American web developer Ross Ulbricht was this week convicted on seven Federal charges, including trafficking drugs on the internet, computer hacking and money laundering.
Following a three-week long trial, a jury found that the 30-year-old had planned, created and run the Silk Road, an anonymous online black market which enabled users to trade prohibited items including drugs, weapons and stolen goods.
Transactions were facilitated by the online cryptocurrency Bitcoin, which has the capacity to bypass government controls and obscure payment sources.
Ulbricht was arrested in October 2013 in a San Francisco public library after he attempted to log on to the website under the pseudonym ‘Dread Pirate Roberts.’
He had been the subject of a lengthy FBI investigation which allegedly uncovered substantial evidence linking him to the site, including online chat transcripts, website reports, maintenance logs and journal entries detailing his progress on the site’s development.
At the time of his arrest, Ulbricht had been in contact with an undercover FBI agent who was posing as a Silk Road employee.
The court also heard allegations that Ulbricht attempted to arrange the murder of up to six people, including one user who threatened to publish personal information about the site’s users unless he was paid $500,000.
Evidence was presented in court that Ulbricht had paid at least $150,000 to a member of the Hells Angels motorcycle club to carry out a single killing.
It is somewhat surprising that such evidence was admitted into evidence, as Ulbricht was not charged with conspiracy to murder or any similar offence, and it might be argued that the evidence should have been excluded on the basis that it was unfairly prejudicial.
Ulbricht’s lawyers defended the allegations, arguing that their client had created the website as an ‘economic experiment’ which was later sold to others who were responsible for running the illegal empire.
The defence position was that Ulbricht had been lured back to the website towards the end of the enterprise by the ‘true’ mastermind behind the Silk Road – Mark Karpeles; the CEO of Bitcoin exchange Mt. Gox.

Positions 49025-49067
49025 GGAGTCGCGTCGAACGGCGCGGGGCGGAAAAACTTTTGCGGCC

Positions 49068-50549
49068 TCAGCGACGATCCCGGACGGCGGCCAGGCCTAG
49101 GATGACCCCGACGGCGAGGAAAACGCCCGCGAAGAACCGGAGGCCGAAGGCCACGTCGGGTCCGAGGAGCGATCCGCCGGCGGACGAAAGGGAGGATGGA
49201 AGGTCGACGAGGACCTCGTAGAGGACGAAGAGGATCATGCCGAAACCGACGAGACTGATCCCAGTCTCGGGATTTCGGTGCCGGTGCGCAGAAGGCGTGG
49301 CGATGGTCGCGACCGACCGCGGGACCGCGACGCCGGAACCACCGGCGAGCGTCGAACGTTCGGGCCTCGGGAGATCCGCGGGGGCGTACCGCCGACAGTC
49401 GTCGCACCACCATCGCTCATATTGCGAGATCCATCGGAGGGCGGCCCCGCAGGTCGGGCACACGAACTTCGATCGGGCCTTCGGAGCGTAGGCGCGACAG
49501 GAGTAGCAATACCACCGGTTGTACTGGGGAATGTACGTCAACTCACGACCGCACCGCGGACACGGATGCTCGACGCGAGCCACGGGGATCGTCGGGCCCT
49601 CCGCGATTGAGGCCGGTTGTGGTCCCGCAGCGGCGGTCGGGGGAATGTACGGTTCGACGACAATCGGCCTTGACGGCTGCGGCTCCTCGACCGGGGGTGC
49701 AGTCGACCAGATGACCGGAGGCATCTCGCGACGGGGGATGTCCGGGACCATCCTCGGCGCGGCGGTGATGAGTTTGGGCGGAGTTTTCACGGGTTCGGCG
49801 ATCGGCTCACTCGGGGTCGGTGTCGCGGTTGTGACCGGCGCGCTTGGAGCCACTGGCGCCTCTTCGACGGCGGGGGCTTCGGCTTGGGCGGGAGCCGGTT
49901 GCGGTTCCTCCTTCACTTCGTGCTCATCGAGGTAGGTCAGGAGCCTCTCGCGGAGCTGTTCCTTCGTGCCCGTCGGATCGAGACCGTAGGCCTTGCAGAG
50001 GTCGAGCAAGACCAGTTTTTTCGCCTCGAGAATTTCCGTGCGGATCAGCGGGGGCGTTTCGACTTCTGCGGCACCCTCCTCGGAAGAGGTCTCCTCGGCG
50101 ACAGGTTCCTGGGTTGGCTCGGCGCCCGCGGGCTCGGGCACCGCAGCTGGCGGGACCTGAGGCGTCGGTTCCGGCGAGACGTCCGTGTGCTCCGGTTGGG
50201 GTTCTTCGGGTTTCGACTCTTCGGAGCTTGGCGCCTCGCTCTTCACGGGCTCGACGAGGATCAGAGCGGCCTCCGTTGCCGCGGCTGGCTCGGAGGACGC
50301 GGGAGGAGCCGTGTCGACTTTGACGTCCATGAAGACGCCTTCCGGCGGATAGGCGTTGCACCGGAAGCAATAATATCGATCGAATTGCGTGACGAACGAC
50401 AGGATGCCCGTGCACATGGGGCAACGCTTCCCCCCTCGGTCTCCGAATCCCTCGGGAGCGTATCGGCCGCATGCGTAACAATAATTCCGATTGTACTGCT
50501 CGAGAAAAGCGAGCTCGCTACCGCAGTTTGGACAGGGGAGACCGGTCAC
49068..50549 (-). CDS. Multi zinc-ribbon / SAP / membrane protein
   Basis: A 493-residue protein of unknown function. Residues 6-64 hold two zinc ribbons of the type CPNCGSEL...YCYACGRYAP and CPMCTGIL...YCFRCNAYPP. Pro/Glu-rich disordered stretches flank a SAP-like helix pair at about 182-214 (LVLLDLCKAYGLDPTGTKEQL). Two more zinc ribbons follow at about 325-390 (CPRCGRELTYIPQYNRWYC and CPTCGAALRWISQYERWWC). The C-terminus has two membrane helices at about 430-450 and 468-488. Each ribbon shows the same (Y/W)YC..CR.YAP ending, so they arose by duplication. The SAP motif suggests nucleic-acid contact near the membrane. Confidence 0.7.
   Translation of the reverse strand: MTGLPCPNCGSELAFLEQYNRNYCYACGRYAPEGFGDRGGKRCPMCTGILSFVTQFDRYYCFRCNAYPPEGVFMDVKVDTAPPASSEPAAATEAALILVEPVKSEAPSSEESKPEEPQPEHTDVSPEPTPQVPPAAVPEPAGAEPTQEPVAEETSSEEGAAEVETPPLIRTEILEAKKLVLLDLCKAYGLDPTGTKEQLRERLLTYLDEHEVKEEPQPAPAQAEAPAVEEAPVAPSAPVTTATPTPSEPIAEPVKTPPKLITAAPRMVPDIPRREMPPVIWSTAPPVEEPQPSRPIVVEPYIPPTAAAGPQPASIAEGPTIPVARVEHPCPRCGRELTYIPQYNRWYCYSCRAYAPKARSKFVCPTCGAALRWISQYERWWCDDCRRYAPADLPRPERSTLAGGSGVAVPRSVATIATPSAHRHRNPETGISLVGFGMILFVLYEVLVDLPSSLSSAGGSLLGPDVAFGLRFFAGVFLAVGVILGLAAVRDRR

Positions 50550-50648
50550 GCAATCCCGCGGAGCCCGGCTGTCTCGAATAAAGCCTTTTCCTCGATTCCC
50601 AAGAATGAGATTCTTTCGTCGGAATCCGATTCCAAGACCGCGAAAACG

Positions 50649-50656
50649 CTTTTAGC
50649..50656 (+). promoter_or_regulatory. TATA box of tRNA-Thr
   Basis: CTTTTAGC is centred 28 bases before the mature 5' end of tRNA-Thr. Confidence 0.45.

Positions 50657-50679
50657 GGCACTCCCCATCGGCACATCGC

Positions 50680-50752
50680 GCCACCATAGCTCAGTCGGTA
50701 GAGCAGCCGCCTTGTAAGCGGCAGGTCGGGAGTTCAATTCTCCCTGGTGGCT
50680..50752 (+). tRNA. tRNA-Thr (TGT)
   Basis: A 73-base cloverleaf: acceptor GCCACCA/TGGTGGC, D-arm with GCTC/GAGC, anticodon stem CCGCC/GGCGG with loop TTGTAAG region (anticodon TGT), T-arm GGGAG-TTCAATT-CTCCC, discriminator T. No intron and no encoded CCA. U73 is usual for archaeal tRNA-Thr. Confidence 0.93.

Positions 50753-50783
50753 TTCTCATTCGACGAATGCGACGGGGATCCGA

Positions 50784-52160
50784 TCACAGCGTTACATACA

Ulbricht’s lawyers asserted that his laptop had been hacked, and incriminating evidence planted on it in order to frame him, stating that data could ‘so easily be fabricated, edited, distorted, moved and manipulated.’
But the prosecution countered by labelling this as a ‘desperate attempt to create a smokescreen.’
Ulbricht launched the Silk Road in 2011 and ran it until it was subsequently dismantled by government agencies in 2013.
During its lifetime, it facilitated an estimated $213 million in illegal transactions, with Ulbricht allegedly taking a cut from each sale on the website.
It is claimed that drug-related sales accounted for around 70% of the site’s transactions.
Agents who arrested Mr Ulbrict allegedly found evidence of $18 million worth of Bitcoins in his accounts.
Ulbricht is yet to be sentenced and faces a maximum penalty of life imprisonment, however his defence team has vowed to appeal the verdict.
Over the course of the three-week trial, Ulbricht’s lawyers called for a mistrial numerous times, arguing that the prosecution should not have been allowed to admit evidence that had been obtained without warrant by FBI agents.
Defence counsel also argued that several prosecution witnesses should not have been allowed to give testimony.
Will the Closure of the Silk Road Have an Impact on the Online Drug Trade?
Despite law enforcement agencies heralding the site’s closure as a major victory in the war against online drug trafficking, it is not yet clear whether the end of the Silk Road will have any long-term impact on online drug trades.
The closure of the Silk Road has already spawned numerous other knock-off sites offering similar services.
And anyone familiar with online file-sharing site The Pirate Bay, which allows users to share pirated digital content, will be aware of the site’s ability to spontaneously regenerate each time its servers are targeted and dismantled by authorities.
The Pirate Bay illustrates just how easy it is for online users to circumvent the law, even in the wake of legal disputes.
Supporters of the Silk Road argue that it provided a safe outlet for people to buy a range of goods.
Like sites such as eBay, buyers on the Silk Road were able to provide feedback and reviews to sellers, which informed any potential buyers of the quality of the seller’s goods.
Despite this, purchasing drugs and other goods from websites such as the Silk Road is not without its risks.
The proliferation of the site saw a number of people being prosecuted for drug and money laundering offences.
One of these people was Dylan Terry Richardson, an Australian man who was charged with drug importation and drug supply after allegedly importing $15,000 of methamphetamines.
He was arrested after Customs intercepted a parcel addressed to him which allegedly contained 15 grams of methamphetamine.
A subsequent search of Richardon’s New Zealand home unearthed various forms of drug paraphernalia, while an investigation asserted that he had purchased the drugs on the Silk Road.
Another Australian man, Paul Leslie Howard, allegedly imported drugs using the Silk Road 11 times.
He was charged after Customs allegedly intercepted mail containing large quantities of MDMA and cocaine.
He was ultimately found guilty of importing a marketable quantity of a border-controlled drug.
However, these arrests account for just a tiny fraction of the website’s total sales, suggesting that authorities have had limited success in dismantling the online drug market.